During one song, one of the musicians, who had a short lion's mane of dreadlocks pulled back with a headband, mounted a large plastic barrel sitting on its side, and played it as a surdo. He drummed with so much energy and power that the barrel, with him still astride, bounced around the stage, his hair bouncing along with it. In another whimsical interlude, the group abandoned their various drum sets and other instruments, creeping quietly into a circle near the front of the stage, under dimmed lights. There, they picked up various found instruments and played a quiet, almost meditative tune. Another mini-performance piece recalled elements of the hit show "Stomp", with two band members creating interesting sounds by jumping around on empty cans tied to their feet. The eclectic mix of instruments and performance techniques could have proved gimmicky and unpleasant to listen to, but Lactomia's talent instead yielded a clever, entertaining, and ultimately enjoyable concert experience.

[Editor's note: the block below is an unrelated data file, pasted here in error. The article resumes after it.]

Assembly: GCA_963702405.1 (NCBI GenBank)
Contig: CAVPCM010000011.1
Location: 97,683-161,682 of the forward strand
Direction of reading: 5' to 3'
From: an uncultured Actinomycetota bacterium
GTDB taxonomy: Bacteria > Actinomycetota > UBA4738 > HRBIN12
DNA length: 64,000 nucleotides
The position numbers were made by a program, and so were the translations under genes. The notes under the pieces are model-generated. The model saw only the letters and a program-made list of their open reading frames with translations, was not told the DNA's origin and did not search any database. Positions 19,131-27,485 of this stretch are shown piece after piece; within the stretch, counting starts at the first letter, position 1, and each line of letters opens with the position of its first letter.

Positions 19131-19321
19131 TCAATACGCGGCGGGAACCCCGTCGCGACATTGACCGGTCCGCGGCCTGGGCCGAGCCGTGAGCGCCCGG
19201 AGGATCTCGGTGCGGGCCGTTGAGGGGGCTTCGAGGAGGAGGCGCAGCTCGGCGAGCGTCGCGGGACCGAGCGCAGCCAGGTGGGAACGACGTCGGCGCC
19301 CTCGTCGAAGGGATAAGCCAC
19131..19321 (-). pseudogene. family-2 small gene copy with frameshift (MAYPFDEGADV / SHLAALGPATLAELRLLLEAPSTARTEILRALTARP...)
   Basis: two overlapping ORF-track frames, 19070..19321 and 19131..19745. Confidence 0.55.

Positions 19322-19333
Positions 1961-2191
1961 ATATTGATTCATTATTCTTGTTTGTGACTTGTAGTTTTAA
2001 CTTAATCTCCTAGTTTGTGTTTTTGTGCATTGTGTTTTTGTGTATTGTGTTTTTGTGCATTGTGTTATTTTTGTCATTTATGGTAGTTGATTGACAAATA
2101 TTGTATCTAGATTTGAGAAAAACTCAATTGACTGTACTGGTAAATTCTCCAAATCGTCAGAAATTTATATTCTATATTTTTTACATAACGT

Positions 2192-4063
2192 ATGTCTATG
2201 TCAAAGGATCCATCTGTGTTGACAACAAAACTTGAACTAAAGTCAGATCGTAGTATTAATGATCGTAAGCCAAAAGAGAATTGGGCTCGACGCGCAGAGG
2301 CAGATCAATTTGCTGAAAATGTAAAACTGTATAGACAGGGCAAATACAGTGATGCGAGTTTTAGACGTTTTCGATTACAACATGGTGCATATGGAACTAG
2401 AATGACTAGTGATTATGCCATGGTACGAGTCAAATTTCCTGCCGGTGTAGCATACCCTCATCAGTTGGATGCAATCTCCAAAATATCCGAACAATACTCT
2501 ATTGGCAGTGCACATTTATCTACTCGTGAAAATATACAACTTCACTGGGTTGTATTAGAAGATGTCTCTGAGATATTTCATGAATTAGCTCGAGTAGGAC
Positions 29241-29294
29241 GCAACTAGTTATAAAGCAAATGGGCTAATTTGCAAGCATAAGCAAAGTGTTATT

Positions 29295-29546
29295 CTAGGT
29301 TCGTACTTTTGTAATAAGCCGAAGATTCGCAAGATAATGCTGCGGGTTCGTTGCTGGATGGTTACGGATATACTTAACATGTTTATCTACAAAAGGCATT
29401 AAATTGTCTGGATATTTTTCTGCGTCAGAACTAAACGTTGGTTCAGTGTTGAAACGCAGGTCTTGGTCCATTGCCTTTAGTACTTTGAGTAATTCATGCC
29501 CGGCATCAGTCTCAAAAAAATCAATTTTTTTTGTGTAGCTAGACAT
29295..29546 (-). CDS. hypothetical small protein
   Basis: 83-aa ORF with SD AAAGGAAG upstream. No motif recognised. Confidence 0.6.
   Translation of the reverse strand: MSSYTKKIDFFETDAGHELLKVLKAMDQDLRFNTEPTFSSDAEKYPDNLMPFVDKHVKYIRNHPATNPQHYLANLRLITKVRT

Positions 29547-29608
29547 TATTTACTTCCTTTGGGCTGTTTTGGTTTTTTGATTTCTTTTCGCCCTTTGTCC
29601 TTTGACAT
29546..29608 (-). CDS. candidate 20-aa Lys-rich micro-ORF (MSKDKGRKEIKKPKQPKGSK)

Carlinhos Brown, whose "name is considered synonymous with Bahian sound," brought a real treasure to the world when he nurtured this group of street kids into the musical group that he dubbed "Lactomia", a word derived from lacto, referring to milk, and lata, meaning "can". Considering the group boasts members ranging from 7 to 23 years of age (although the traveling troupe appeared to be in their late teens/early twenties), they exhibit enormous talent. The careers of Lactomia as a group, and that of its individual members, have just begun, and the future is bright.